The final episode of the BBC2 documentary series on 23 October 2018 showed Arabic documents smuggled out of Syria, bearing Bashar’s signature, signing off on clampdown orders from his newly established Crisis Management Unit in Damascus. They date from early 2012, four years later than my original 2008 sample. A comparison of the 2008 and the 2012 signature shows three important changes. The 2012 signature can be viewed here, in episode 3, at 28.38 minutes in, as BBC licencing protocol does not permit the image to be reproduced from the programme.
Firstly, one year into the war, it shows a more squashed and flattened shape, as if weighed down by pressures from above. Graphologically this is significant as it shows the expectations from what is known in psychology terms as the ‘superego’ – namely the pressures from parents, from society at large, weighing on him more heavily than in 2008. Interviewee after interviewee in the BBC2 series talked about the power and influence of Bashar’s mother, urging him to act more decisively, to maintain what his father, who ruled Syria for 30 years from 1970-2000, had created.
Secondly, the initial fast zigzagging to and fro has lost its energy and intensity. In 2008 the signature began with at least four fast movements back and forth. In 2012 there are only two, much weaker, slower strokes.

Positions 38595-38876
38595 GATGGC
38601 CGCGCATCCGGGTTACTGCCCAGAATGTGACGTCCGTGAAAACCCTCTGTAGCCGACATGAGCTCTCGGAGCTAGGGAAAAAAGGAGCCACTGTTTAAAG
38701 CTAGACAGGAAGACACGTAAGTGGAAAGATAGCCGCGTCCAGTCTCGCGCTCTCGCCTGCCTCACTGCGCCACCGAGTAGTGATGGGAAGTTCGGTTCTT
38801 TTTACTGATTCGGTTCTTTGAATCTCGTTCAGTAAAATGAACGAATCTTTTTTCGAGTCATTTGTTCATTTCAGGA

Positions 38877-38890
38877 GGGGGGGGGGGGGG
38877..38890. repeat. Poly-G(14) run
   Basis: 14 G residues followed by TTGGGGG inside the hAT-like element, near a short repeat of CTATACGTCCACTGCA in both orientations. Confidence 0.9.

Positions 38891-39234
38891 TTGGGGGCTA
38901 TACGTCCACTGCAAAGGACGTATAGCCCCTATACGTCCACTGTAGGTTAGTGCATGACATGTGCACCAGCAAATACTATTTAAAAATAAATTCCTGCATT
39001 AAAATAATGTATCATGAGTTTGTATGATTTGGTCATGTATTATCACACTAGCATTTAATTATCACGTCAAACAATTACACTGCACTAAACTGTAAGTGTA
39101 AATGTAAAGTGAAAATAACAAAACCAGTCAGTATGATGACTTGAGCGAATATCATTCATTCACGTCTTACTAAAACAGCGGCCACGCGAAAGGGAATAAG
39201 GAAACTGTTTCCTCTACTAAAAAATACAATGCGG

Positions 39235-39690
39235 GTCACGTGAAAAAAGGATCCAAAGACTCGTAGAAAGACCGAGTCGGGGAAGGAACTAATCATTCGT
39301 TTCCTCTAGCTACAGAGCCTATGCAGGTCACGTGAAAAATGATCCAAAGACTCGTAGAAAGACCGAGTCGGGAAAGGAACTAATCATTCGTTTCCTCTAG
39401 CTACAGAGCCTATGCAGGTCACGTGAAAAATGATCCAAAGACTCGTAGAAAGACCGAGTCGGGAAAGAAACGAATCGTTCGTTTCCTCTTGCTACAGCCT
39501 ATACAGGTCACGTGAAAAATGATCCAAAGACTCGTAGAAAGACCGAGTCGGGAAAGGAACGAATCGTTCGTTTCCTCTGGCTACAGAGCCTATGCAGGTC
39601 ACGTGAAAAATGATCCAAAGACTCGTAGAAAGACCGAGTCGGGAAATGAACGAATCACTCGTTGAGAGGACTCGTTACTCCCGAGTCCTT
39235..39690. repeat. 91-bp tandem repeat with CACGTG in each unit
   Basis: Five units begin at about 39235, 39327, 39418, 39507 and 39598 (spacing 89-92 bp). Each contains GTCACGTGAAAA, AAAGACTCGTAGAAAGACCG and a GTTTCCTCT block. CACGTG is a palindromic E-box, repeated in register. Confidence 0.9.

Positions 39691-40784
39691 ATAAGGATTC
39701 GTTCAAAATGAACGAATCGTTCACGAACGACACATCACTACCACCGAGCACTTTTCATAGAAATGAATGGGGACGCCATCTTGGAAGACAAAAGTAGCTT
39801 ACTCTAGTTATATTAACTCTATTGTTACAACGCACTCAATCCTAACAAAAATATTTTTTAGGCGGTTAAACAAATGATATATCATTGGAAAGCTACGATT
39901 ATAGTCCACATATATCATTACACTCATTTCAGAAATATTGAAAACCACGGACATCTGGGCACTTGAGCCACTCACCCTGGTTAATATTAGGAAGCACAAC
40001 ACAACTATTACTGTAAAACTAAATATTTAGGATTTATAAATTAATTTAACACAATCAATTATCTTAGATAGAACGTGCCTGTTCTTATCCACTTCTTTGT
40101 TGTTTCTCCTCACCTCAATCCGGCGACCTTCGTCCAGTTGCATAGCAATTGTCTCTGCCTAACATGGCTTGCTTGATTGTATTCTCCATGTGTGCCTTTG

Thirdly, the final flourish is much weaker, flabbier, with the final downward stroke more like a limp piece of string than the sharp spike of the 2008 signature. His choice of a thicker nib gives the appearance of a bolder stroke, but the final movement is still regressive rather than progressive, the three dots from the ‘sh’ of Bashar are still cowering at the back of the protective shield he builds round himself for security, and the final full stop is still placed even behind that (remembering that the movement in Arabic is right to left, so the full stop, if used at all, would normally appear to the left not the right of the signature).
All this adds up to a picture of a deeply troubled man, struggling to carry on. Syrian state media is projecting him as victorious, as having won the war against ‘the terrorists.’ But psychologically, this is the most dangerous time for him, when he may let his defences down a little. His mother died in February 2016 so her influence is over. Were his wife Asma to die – she is currently suffering from breast cancer and looks extremely thin and ill – would Bashar still have the appetite to continue as president of Syria? I wonder. Maybe he would take the early retirement he joked about when the French documentary maker in episode two of the BBC2 programme asked if he enjoyed being president. “Sometimes I get tired,” he said. And that was before the war.